A History of Conflict: Entry #3
by Dax-Devlon Ross
First Encounters: The Genius of Illmatic
The guy selling Nas’s Hip-Hop is Dead album on the street a week before it was released in stores had only one gripe.
“It ain’t got no club joints,” he said
I understood his point. In order for most rap albums to sell these days they have to follow a strict formula that includes at least one, preferably two, singles that DJs can play in the club in order to generate fan interest and record sales.
I bought the album anyway.
Most hip-hop heads can care less if their favorite artist has a club track on their latest album. Those tend to be the songs that get skipped over anyway. What we care about, the reason we but certain albums in the first place, is quality. Nas is guaranteed quality. I might not love every song on the album, but there isn’t any doubt that I’ll get my money’s worth, and then some.
For better and for worse Nas is one of only a handful of hip-hop artists whose careers are worth following, and that is precisely because he actually has a career. An album isn’t a career. Two albums isn’t a career. The word “career” implies an extended period of time through which a progression (or deterioration) can be perceived and commented on. A guy who played a couple of years in the NBA, for instance, didn’t have an NBA career. He had a basketball career, but an NBA stint. The same goes for rappers. Most have rap careers, but mere stints as hip-hop artists.
My first encounter with Nas dates back to a Saturday morning in the spring of ’94, my freshman year in college. I was in the cafeteria eating when “The World Is Yours” blasted through the dining hall speakers. At the time we – my boys and I – were still banging Wu-Tang’s Enter the Wu-Tang (36 Chambers), Black Moon’s Enta Da Stage and Snoop’s Doggystyle. By the end of the school year, though, the sound pumping out of every room on the floor came courtesy of Nas’s Illmatic. From beginning to end the album captured and shaped a feeling of being in the early ‘90’s. Even on a college campus we reveled in its rugged beauty. All of my college buddies had grown up in the most brutal parts of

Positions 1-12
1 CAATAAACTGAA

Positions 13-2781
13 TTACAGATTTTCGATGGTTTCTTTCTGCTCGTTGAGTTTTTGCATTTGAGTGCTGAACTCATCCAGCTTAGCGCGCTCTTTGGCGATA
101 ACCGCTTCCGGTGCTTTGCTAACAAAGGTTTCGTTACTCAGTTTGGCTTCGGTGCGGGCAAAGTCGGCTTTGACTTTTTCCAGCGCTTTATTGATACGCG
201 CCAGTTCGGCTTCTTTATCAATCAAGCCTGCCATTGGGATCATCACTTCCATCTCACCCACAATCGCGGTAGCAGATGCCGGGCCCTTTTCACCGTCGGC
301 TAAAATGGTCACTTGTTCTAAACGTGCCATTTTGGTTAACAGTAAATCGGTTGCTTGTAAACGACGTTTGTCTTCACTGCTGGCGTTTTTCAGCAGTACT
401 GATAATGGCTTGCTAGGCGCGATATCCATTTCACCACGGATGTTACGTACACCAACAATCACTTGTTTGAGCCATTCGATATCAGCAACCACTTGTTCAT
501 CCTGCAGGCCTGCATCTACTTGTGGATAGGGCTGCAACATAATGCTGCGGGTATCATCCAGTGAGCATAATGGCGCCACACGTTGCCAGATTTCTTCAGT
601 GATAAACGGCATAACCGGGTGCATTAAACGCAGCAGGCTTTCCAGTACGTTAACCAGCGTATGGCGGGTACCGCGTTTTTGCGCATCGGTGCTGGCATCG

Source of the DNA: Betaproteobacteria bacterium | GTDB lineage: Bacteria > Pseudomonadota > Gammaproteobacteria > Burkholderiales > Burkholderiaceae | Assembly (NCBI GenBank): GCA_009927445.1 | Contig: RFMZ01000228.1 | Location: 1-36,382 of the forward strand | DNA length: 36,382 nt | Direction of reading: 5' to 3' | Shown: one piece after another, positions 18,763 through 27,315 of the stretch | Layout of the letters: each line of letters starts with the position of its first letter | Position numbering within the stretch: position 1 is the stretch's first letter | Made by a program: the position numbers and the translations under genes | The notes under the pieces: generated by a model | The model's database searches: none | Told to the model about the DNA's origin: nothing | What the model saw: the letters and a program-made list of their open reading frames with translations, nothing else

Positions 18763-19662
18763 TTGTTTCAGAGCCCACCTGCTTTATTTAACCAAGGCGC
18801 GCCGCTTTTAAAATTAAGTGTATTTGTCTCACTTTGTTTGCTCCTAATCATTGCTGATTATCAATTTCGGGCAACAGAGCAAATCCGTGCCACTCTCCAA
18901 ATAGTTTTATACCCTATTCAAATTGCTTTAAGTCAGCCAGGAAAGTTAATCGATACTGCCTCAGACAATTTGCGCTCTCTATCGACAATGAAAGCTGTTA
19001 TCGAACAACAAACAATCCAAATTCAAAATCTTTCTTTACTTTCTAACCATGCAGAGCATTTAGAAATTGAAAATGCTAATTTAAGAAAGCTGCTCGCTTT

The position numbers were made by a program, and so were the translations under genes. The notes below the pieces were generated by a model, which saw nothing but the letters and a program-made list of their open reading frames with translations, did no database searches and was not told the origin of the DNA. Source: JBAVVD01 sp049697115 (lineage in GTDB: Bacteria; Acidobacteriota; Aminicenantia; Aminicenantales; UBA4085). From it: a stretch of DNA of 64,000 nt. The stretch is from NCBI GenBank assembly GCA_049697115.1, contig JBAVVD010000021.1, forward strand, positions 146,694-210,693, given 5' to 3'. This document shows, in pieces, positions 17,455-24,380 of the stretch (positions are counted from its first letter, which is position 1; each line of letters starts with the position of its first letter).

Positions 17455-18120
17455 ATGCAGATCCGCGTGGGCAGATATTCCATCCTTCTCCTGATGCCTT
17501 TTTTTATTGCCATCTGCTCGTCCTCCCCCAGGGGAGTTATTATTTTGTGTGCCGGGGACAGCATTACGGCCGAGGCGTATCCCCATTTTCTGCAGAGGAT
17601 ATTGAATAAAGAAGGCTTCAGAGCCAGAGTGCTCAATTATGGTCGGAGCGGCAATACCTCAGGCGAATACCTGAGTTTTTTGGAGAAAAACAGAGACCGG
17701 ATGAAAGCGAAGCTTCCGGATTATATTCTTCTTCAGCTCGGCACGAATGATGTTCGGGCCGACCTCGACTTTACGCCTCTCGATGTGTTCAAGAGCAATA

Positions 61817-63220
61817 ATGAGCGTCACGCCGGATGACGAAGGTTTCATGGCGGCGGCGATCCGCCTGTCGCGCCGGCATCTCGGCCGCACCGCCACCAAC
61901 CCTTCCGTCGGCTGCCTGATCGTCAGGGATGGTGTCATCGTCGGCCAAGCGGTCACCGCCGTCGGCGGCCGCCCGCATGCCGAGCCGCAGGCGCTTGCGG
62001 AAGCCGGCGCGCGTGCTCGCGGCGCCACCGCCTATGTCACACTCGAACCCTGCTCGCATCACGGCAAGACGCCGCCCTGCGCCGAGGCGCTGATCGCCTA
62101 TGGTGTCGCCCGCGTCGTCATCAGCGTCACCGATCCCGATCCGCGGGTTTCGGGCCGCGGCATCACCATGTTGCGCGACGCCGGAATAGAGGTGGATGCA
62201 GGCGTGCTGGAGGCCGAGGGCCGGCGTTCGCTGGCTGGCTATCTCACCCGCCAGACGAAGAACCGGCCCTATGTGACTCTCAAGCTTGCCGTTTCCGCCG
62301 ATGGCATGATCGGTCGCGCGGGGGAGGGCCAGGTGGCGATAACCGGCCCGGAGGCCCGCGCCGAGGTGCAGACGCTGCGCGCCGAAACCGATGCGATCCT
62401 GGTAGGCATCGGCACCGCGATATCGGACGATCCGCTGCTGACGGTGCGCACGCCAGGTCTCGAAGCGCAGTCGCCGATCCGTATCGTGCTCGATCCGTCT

New Jersey, and were more often than not the only ones who’d ‘made it out.’ We all wore black from head to toe. We sat in dark dorm rooms and smoked endless blunts. In retrospect, we were engulfed in a sadness that none of us knew how to articulate at the time. It was the sadness of being away from home, the sadness of lives becoming more complicated over night. It was the sadness of being young and black and male and feeling incapable of being fully human. There were so many rules we felt obliged to follow, codes we had to abide by as a matter of self-preservation. In the midst of all this, Nas and AZ screamed our pain. “Life’s A Bitch,” they said—‘and here’s why.’ They proceeded to eloquently and painfully unleash the anxiety of urban existence: “Life’s a bitch and then you die; that’s why we get high/ ‘Cause you never know when you’re gonna go.” The lyrics don’t all make sense – Nas skips from one thought to the next – but the general mood supplied by the trumpet, the grooved-out Gap Band sample, and the recurring theme of life’s precariousness, made me listen until I’d memorized every line so that now, thirteen years later, I find myself randomly ripping off a verse or a line in my head. There was a message in the song, one that had been presaged by Wu-Tang a year earlier with “Can It Be All So Simple” and reverberated throughout Mobb Deep’s Infamous album a year later. What we felt, and were all drawn to, was a sense that our youth was over. The song, Nas’s verse in particular, is all about letting go of the past and embracing life even though it is a “bitch.” It is about living with the pain of early death and incarceration. It is about a life that’s not just a throw-away thing even though everything around you seems to tell you to give up. “Life’s A Bitch” was one of the first songs I would listen to alone. Back then I could never pin-point what it was that I felt. Now I can say that it was resolve. It was ‘this is my life and I gotta just live it the best I can.’
In many ways “Life’s A Bitch” presaged a theme Nas would return to over and over again, a theme that, I believe, shapes his philosophical impact on a generation: that of living in the moment, of not wasting life or letting time slip by. A lot of his verse is scattered and if you read it looking for the totally coherent narrative you’ll be disappointed. Nas is not there at that point. He is still, in so many ways, a prodigy who’s yet to refine the message he’s trying to share. On Illmatic he’s learning how to fly, steering off course at times, slipping back down to earth at others, getting lost in the clouds here and there, but what we were drawn to were the glimpses of our own confused melancholy and nostalgia—emotions that had yet to be adequately expressed in hip-hop.